C H A P T E R5 : P R O T E C T I N G Y O U R P R I V A C Y A N D S E C U R I T Y O N L I N Ecompanies (such as Hotmail andYahoo) will give you free e-mailaccounts that you can change as soonas you start receiving spam on them.Your ISP may also provide extra e-mailaddresses that you’re not currentlyusing that you can create, use anddelete at will. There are evencompanies (such as SpamGourmet, E-mailias, Mailshell and Spamex) thatprovide temporary e-mail addressesthat expire at a certain point, or aftera certain number of messages.– Try to make your e-mail messagesanonymous, using an Anonymous Remailer,as explained below.• NEVER, NEVER, NEVER buy anythingfrom a spammer! If spamming didn’t sellproducts and services, spammerswouldn’t use it.See Spam Filters below for additional tacticsfor dealing with spam.CHAT, AIM, INSTANT MESSAGING ANDNEWSGROUPSChat is not private. Neither arenewsgroups. When you chat online, younever know who is eavesdropping. Thereare people who misrepresent their age,gender or other important factors in orderto gain your confidence. Adults canbecome victims, but students are especiallyvulnerable to online predators.Twenty-four percent of 550 American teenssurveyed by Harris Interactive in 2003 saidthey had been contacted online by a strangerwho tried to arrange an off-line meeting.Microsoft’s MSN service shut down its chatrooms in 28 countries partly due to concernsabout sexual predators preying on minors.But those numbers continue to grow.In addition to predators, spammers use chatrooms to collect e-mail addresses in orderto add them to databases for resale.If you participate in online chat ornewsgroups, there are some basic rulesmeant to keep you safe and outwitspammers:• Never give out personal information,including the name of your school, yourreal name, your photograph, your hometown or any other identifyinginformation.• Don’t use your “good” e-mail addressfor newsgroups. Try one of thecompanies listed above for a disposablee-mail address.• Make your newsgroup messagesanonymous, using an Anonymous Remailer,as explained below.• Never plan a face-to-face meeting withanyone you meet online. If you plan tomeet someone, take an adult with youor talk with your parents first.A WARNING ON NEWSGROUPS ANDCHAT ROOMSFor the sake of a news story, you shouldnever quote anyone you met in anewsgroup or chat room. Any informationthat you gain there should be verifiedelsewhere. Chat room and newsgroupinformation should be treated as gossip,and be given just as much credence.When it comes to online privacy, you canbe your own worst enemy. It starts withwho has access to your computer. Ifcomputers are shared among many users,Chat is notprivate.Neither arenewsgroups.When youchat online,you neverknow who iseavesdropping.WWW.RTNDF.ORG/RESOURCES/HIGHSCHOOL.SHTML 61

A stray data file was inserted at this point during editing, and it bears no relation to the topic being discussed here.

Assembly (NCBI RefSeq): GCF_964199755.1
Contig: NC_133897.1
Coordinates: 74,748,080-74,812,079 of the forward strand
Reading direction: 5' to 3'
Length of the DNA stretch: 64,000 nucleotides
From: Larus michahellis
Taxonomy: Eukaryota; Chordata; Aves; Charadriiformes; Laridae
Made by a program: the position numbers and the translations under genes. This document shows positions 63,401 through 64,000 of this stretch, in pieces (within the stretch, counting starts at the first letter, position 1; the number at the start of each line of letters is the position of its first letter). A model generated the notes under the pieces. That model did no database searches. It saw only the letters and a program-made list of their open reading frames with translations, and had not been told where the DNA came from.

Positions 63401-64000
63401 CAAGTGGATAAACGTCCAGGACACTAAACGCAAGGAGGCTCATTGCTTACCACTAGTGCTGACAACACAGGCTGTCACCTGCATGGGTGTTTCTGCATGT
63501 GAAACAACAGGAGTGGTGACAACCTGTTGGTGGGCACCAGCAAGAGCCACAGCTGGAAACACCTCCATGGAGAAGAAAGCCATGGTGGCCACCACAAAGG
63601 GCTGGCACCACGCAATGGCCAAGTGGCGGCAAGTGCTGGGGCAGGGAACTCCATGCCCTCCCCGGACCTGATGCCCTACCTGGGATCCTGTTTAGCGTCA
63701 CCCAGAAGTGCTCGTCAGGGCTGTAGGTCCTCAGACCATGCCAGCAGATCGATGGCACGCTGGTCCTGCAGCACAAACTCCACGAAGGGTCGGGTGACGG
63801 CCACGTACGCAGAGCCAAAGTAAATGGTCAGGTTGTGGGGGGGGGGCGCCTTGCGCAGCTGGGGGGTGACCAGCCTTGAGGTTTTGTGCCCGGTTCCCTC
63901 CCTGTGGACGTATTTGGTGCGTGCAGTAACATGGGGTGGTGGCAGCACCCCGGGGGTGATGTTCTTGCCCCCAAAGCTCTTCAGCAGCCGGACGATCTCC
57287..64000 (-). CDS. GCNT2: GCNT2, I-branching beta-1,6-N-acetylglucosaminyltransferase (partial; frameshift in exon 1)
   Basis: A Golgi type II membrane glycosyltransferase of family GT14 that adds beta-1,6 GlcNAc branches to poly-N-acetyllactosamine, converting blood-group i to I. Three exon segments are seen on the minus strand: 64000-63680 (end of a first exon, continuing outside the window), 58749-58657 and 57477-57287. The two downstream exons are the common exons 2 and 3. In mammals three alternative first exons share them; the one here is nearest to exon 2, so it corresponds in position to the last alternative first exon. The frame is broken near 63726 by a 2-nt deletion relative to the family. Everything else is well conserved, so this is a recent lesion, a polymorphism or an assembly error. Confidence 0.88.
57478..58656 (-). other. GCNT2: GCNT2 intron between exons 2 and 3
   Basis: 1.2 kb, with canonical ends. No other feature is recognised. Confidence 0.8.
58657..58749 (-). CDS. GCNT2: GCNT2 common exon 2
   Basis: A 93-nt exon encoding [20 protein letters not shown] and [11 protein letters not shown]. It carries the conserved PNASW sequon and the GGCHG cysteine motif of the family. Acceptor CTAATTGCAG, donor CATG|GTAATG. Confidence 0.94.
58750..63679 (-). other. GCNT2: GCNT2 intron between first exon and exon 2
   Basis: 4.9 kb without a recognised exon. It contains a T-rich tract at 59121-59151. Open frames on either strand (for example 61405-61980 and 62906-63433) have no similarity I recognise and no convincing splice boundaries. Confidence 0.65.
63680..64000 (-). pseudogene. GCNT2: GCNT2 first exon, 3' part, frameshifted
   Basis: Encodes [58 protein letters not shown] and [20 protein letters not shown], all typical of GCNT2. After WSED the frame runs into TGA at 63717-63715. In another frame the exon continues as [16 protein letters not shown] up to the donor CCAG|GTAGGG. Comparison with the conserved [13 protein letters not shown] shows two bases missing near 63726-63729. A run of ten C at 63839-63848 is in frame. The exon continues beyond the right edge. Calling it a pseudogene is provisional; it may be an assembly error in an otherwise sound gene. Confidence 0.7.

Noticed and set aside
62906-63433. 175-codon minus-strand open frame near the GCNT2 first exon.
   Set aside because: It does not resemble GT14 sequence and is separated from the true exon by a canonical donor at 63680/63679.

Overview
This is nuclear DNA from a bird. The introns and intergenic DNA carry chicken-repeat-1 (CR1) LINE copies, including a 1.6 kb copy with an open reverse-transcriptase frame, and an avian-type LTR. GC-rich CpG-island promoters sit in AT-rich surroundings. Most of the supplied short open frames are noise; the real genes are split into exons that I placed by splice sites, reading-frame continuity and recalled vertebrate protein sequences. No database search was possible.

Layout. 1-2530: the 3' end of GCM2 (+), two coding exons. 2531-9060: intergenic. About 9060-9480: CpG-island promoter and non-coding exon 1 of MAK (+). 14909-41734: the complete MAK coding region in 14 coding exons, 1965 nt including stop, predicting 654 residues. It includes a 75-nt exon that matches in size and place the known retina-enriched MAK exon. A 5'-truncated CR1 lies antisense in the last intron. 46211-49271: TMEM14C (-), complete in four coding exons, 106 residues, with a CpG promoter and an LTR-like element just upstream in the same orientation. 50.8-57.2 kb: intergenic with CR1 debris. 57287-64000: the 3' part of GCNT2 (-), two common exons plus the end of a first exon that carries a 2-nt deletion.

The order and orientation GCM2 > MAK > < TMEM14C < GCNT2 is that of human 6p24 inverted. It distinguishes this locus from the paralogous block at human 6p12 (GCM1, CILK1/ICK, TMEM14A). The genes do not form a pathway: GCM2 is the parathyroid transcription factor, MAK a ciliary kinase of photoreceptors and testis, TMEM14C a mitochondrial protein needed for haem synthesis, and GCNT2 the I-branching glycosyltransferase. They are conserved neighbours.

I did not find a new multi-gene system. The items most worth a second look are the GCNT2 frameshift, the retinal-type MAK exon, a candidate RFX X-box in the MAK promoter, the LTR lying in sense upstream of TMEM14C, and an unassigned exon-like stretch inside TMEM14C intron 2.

C H A P T E R5 : P R O T E C T I N G Y O U R P R I V A C Y A N D S E C U R I T Y O N L I N EThe bestprotectionagainstcomputerviruses andworms is agood virusprotectionpackage.as they are in school, arethey secured so that theycan’t be removed orstolen? Are theypassword-protected sothat the data on them isprotected, and so that noone can sendinflammatory or illegalmessages from them?What about thosepasswords? Do all of the users of thecomputers have unique, less-than-obviouspasswords that are kept private (nevershared with friends) and changedperiodically?If the computers are physically secure andpasswords are handled responsibly, there isstill the need to educate all computer usersabout the need to keep personalinformation private. Privacy software can’tsave you from yourself: If you’re sharingyour password, or placing your e-mailaddress, name, home address or otherprivate information online, you are yourown worst enemy when it comes to onlineprivacy. Before purchasing a privacysoftware package, look at the morefundamental ways that personalinformation is gathered and make sure thatappropriate policies and practices are putinto effect and honored. Online privacyproblems are as much people problems asthey are computer problems.Privacy ProtectionThere are many wonderful and some notso-wonderfulprivacy and online securitypackages available, both over the Internet(sometimes for free) and in the stores. Theyare not all alike, and some can causeadditional problems onyour system. A programthat is effective today canbe out-of-date tomorrow,when new privacy threatsare discovered.Rather than recommendinga specific program, a moreprudent approach wouldbe to read current reviewsby industry experts andactual users. Before using a free version orpurchasing a full version of any softwarepackage, see a review site like ZDNet (selectSecurity & Utilities under Software atreviews-zdnet.com.com), or PC Magazine(select Reviews at www.pcmag.com) to findout if there are any problems with thesoftware you plan to purchase or download,whether it will do all that you hope and iseasy to use.VIRUS PROTECTION SOFTWAREThe best protection against computerviruses and worms is a good virusprotection package such as NortonAntiVirus or McAfee VirusScan. YourInternet Service Provider or school may runyour e-mails through a similar package foryou automatically. If not, you absolutelyshould have a virus protection package onevery computer that you send or receive e-mail on, and should be sure to update itfrequently so that you’ll have protectionfrom newer viruses as well. If your virussoftware is not updated, your computer willbe vulnerable to each new virus thatemerges.Macintosh computer users have had greaterprotection from the threat of viruses, butthey should not become blasé about this62 USING THE INTERNET FOR HIGH SCHOOL (AND PROFESSIONAL) JOURNALISM